The U.S. Supreme Court on Friday overturned a 50-year-old precedent set by the landmark 1973 Roe v. Wade decision that established a constitutional right to abortion, instead allowing individual states to decide how much access women have to the procedure.
In Justice Samuel Alito’s 5-4 majority decision, Dobbs v. Jackson Women’s Health Organization, the court overturned the constitutional right to an abortion. He was joined by Clarence Thomas and the three justices appointed under Donald Trump — Neil Gorsuch, Brett Kavanaugh and Amy Coney Barrett. Meanwhile, Chief Justice John Roberts voted to uphold the 2018 Mississippi law, which bans most abortions after the first 15 weeks of pregnancy, but did not join in overturning Roe altogether.
The ruling seems remarkably similar to a leaked draft opinion from February that Politico published last month that reversed both Roe v. Wade and a subsequent 1992 decision, Planned Parenthood v Casey, that also reaffirmed a woman’s fundamental right to an abortion. “Like the infamous decision in Plessy v. Ferguson, Roe was also egregiously wrong and on a collision course with the Constitution from the day it was decided,” Alito writes in his decision that is almost verbatim to his leaked draft. (The 1896 Plessy case, which upheld the “separate but equal” doctrine of racial segregation, was overturned in a series of decisions, beginning with Brown v. Board of Education in 1954.)
The decision will have a sweeping and immediate effect. More than a dozen states have even more restrictive laws that will be triggered by the ruling, and another 10 states have pre-Roe restrictions they could revive. In addition, some states have moved to enact legal impediments for its citizens to seek abortions in other states — and even to punish those who facilitate such actions.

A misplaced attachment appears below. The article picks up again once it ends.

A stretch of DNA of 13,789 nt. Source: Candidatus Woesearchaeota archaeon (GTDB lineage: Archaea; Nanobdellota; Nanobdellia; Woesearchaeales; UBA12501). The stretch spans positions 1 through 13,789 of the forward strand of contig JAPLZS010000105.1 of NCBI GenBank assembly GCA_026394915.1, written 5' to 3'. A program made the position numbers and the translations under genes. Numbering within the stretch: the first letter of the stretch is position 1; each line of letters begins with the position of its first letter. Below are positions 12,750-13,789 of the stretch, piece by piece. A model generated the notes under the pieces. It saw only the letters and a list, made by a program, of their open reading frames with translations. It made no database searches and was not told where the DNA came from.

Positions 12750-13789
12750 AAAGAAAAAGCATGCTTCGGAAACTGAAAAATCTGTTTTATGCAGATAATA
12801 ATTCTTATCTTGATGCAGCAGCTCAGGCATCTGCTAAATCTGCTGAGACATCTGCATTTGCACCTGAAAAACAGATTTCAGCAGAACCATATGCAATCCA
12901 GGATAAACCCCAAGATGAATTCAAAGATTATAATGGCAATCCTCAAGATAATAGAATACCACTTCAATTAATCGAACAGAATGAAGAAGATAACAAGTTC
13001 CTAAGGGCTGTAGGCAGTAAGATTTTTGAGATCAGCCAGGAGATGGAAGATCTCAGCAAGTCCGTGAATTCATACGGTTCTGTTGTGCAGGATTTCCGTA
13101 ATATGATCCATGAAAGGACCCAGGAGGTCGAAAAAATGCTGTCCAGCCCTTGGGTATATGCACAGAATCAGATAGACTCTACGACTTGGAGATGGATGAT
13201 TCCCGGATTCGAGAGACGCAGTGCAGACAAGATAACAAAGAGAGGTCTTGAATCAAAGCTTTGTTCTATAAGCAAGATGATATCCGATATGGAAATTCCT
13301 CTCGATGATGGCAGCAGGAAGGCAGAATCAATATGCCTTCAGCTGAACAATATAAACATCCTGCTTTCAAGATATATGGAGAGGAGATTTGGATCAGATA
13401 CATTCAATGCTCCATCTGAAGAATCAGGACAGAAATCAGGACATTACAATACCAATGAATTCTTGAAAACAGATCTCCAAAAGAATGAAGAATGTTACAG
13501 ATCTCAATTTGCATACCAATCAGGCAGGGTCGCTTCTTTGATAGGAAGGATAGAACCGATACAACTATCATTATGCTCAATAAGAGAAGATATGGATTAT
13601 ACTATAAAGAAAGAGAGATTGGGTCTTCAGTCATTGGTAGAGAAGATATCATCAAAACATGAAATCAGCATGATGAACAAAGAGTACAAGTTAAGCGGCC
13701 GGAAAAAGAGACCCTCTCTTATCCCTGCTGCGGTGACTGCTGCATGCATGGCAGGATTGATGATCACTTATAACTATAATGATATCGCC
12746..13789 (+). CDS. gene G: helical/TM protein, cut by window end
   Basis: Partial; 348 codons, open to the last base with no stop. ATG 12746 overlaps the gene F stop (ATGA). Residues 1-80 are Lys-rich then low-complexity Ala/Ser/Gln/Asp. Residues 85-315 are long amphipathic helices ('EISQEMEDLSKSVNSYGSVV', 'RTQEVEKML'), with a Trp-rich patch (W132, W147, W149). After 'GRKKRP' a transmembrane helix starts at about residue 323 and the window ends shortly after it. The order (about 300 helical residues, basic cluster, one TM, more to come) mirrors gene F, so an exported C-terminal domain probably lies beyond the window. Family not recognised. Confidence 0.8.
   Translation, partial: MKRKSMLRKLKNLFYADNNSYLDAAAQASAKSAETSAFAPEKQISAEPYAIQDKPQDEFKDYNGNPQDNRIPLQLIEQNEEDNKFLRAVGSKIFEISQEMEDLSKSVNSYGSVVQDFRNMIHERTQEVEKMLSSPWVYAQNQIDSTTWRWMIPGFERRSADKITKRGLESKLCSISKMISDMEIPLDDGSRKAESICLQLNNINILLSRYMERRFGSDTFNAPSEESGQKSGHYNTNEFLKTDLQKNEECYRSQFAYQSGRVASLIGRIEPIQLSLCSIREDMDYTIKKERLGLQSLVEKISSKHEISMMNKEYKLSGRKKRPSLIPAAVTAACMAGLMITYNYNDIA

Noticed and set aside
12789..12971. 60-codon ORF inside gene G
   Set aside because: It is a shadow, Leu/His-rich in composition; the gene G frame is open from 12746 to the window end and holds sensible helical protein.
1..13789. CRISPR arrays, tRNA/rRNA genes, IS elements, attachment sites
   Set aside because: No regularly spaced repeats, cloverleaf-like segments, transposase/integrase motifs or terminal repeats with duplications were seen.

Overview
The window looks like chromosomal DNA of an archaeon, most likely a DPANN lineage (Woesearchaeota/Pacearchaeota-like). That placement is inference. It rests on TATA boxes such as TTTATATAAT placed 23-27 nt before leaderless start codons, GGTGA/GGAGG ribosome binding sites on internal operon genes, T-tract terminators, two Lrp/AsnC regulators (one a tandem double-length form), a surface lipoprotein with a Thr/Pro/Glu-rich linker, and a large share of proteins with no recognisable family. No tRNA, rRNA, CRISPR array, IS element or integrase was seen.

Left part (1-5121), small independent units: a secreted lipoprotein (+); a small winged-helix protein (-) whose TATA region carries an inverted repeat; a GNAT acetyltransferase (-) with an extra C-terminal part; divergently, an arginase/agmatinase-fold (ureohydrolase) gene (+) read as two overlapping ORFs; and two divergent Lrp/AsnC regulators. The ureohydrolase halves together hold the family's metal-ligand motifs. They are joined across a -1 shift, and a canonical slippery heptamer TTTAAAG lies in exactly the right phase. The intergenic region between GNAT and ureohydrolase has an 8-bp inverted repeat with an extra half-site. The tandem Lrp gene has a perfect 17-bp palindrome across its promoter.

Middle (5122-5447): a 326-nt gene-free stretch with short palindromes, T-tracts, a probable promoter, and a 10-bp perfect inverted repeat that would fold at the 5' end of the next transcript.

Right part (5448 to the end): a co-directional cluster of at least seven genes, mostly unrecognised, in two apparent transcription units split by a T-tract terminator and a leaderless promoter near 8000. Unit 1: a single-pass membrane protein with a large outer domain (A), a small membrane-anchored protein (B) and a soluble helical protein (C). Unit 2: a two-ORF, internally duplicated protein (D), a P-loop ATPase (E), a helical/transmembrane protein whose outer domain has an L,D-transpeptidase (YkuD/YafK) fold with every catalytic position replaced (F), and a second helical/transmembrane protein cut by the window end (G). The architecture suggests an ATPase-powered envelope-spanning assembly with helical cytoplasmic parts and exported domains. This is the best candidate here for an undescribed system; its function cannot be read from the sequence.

Alito’s opinion advanced an originalist argument for overturning Roe and Casey — the first known instance in which the Supreme Court has actually removed a constitutional right that it had previously declared. “The Constitution makes no reference to abortion, and no such right is implicitly protected by any constitutional provision, including the one on which the defenders of Roe and Casey now chiefly rely—the Due Process Clause of the Fourteenth Amendment,” he wrote. “That provision has been held to guarantee some rights that are not mentioned in the Constitution, but any such right must be ‘deeply rooted in this Nation’s history and tradition’ and ‘implicit in the concept of ordered liberty.’”
Critics have noted that Alito’s argument could be applied to other rights the Supreme Court has recognized that are not explicitly enumerated in the the Constitution, including the right to contraception, mixed-race marriages, private sexual acts and same-sex marriages. Anticipating this concern, Alito states in his opinion, “The Court emphasizes that this decision concerns the constitutional right to abortion and no other right. Nothing in this opinion should be understood to cast doubt on precedents that do not concern abortion.”
However, Justice Thomas in his concurring opinion explicitly argued that “we should reconsider all of this Court’s substantive due process precedents,” including the ones involving contraception, same-sex marriage and even sodomy laws.